In my experience, there is such thing as cha chi, which is different from the effect of caffeine. I agree with rtea that cha chi is a combination of the many factors, but however, it is hard to attribute the different proportion of a tea's chi to each factor.
Even though I believe that cha chi is different from taoist chi and from tcm chi, they are connected in certain ways. I have friends who practice qigong and tcm, who are able to feel cha chi easier than others. I personally do not practice qigong or tcm, but I can feel the cha chi through my long time tea drinking experience.
Post by wellnessandbeing on Aug 19, 2011 7:11:28 GMT -8
Of course there is Cha Qi, there is Qi everywhere. By cultivating the space to listen/ feel/ taste into the Tea and observe the subtle changes in oneself, and others if with company and the immediate environment when imbibing it, it becomes easy to observe. Different types of Tea have specific directions of Qi flow in the body. For example, most white teas can be felt affecting the upper body - chest, down the medial aspect of the arm ( Lung meridian), and releasing blockages in the neck up to the head. This is in contrast to say a Pu'er that is warming and tonifies the lower part of the body. I find Oolongs can really vary. For example, a Phoenix can really open the heart and shen (spirit) and give a great sense of space widening in all directions around one. It is easier to connect with the larger universe. A Tie Guan Yin is really strengthening and grounding first in the middle of the body and then seems to vary in direction according to individual health. It is a great balancer. A nice rock tea is a little lower to initially start, but then comes and eases the heart and creates a peaceful centeredness. Also I find people are always amazed when using smelling cups how their cup changes in fragrance depending where they place it on their body. Even more so, smelling another persons after they've had it next to a part of their body, and noticing how different it is to their cup - and they've just been poured together.
Often when I make Tea for friends, I ask them where do they feel it in their body, and it doesn't take long for them to get a sense of how it's affecting them. This is nothing to do with caffeine as suggested in some earlier posts. Also, after the first wash or pour of a tea, all or nearly all of the caffeine is gone. Say out of one of my rock teas, I get at least 10 good teapot pourings, and if making it well maybe 12 or more, so if for those who visit me and get say from the 3rd making on, there is definitely no stimulate affecting as such. And yet, they will share with me where they feel themselves changing. Much to their surprise if they're not used to noticing/ paying attention to changes in their body/ mind.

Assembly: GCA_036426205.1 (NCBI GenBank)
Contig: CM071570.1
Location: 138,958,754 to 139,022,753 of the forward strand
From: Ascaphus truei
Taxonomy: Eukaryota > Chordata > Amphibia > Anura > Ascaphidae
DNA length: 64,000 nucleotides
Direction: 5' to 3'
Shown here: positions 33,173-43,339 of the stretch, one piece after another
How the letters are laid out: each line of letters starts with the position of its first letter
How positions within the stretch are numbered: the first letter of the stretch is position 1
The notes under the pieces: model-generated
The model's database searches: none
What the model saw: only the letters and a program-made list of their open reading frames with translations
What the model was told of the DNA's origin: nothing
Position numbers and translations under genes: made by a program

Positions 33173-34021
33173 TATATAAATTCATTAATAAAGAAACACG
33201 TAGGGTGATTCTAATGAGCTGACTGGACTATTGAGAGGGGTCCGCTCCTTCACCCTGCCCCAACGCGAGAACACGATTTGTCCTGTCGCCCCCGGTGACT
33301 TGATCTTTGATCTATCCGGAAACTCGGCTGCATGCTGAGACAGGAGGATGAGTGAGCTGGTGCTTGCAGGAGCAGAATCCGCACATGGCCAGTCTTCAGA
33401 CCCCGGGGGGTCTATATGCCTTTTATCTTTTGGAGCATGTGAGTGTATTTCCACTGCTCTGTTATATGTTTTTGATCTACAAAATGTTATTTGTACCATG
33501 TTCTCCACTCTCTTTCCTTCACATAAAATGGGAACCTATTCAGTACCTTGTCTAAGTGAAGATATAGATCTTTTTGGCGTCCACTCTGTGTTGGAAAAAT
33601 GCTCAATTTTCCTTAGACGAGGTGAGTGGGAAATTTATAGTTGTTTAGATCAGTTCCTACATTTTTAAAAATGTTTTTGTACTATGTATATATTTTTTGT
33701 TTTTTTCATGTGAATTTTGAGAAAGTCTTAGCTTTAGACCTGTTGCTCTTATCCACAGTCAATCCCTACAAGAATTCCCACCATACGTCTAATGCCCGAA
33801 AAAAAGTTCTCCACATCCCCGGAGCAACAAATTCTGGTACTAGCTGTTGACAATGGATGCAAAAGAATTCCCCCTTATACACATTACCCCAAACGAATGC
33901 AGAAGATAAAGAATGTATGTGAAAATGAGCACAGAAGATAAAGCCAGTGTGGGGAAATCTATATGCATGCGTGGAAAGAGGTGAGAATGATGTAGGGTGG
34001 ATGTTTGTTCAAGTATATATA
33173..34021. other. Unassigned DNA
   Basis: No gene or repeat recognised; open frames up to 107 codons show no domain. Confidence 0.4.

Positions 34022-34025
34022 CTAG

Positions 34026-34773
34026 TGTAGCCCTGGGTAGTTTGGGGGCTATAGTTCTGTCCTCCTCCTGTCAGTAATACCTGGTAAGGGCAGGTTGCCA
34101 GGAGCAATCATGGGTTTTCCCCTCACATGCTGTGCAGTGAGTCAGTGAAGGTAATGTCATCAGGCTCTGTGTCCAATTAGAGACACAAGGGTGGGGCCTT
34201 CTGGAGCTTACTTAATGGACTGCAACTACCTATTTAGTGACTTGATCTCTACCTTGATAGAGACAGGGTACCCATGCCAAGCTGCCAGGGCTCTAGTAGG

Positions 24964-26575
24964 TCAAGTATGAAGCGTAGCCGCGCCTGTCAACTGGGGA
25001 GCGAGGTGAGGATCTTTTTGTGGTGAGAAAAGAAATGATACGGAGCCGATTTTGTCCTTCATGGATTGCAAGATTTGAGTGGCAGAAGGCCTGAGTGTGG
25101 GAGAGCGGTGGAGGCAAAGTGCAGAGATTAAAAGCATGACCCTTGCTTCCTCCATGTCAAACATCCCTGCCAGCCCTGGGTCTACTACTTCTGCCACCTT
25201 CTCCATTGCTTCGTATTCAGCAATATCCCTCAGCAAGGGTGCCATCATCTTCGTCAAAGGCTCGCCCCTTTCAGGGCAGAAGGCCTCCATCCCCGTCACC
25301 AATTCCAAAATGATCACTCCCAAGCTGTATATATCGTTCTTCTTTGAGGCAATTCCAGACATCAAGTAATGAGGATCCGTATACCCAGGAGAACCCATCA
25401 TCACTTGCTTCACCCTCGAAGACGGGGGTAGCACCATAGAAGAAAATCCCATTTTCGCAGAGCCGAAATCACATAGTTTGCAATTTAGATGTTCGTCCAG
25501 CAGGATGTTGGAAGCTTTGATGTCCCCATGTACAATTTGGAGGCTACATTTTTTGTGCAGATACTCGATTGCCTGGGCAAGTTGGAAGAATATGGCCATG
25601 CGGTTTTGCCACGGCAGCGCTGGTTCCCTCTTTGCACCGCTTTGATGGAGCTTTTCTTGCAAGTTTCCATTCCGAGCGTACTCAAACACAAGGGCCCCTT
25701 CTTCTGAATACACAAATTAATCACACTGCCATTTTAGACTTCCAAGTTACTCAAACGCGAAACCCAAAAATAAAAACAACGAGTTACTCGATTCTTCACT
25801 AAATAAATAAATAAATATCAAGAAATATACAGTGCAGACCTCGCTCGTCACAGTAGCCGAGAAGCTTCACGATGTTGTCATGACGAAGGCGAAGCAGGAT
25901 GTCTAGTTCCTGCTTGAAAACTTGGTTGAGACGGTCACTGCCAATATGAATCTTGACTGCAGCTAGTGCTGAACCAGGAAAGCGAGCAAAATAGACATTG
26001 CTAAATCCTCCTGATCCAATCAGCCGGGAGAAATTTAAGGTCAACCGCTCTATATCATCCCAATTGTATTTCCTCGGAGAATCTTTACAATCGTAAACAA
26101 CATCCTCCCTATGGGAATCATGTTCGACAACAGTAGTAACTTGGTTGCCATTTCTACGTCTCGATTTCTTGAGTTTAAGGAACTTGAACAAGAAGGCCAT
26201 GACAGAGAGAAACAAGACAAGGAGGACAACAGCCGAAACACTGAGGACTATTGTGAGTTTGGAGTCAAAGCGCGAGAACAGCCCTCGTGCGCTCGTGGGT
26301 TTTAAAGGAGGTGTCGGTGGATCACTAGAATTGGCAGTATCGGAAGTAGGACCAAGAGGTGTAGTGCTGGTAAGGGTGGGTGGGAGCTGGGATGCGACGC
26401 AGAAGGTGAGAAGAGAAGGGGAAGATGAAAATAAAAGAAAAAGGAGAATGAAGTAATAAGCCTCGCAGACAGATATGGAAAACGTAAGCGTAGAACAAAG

It is such a delight to partake Tea with someone who is used to observing/ sensing/ being in the moment, and besides feeling the changes that happen inside, notice how the immediate environment changes from the influence of the tea being made. Yes, I realize this could sound 'trippy', but it's not for those who are practiced in Qigong or meditative practices where shifting into other states just by changing posture, breathing differently or focusing with a particular intention moves one into another state. We're used to observing our internal and external relationships.
The other day with one of my students we practiced making 3 different Japanese green teas. She was astounded on how all three affected her very differently. And that didn't include making a Matcha (totally different again even with just whisking it up and no ceremony). For those who love and have varied experience with the greens, I'm sure you would have noticed not just in taste, but how it feels in the body the difference of Japanese to Chinese greens. Yes, the time, order and processing methods is again different, but the Qi (energy) of where they are grown influences it immensely.
Just to finish, it goes without saying, it's not just the Tea, the water, the utensils and surrounds, the tea maker and state they are in whilst making it has a huge influence on the Cha Qi. But that's another rave...
ps. I do practice and teach Qigong, so making tea these days is for me another form of my daily Qigong practice.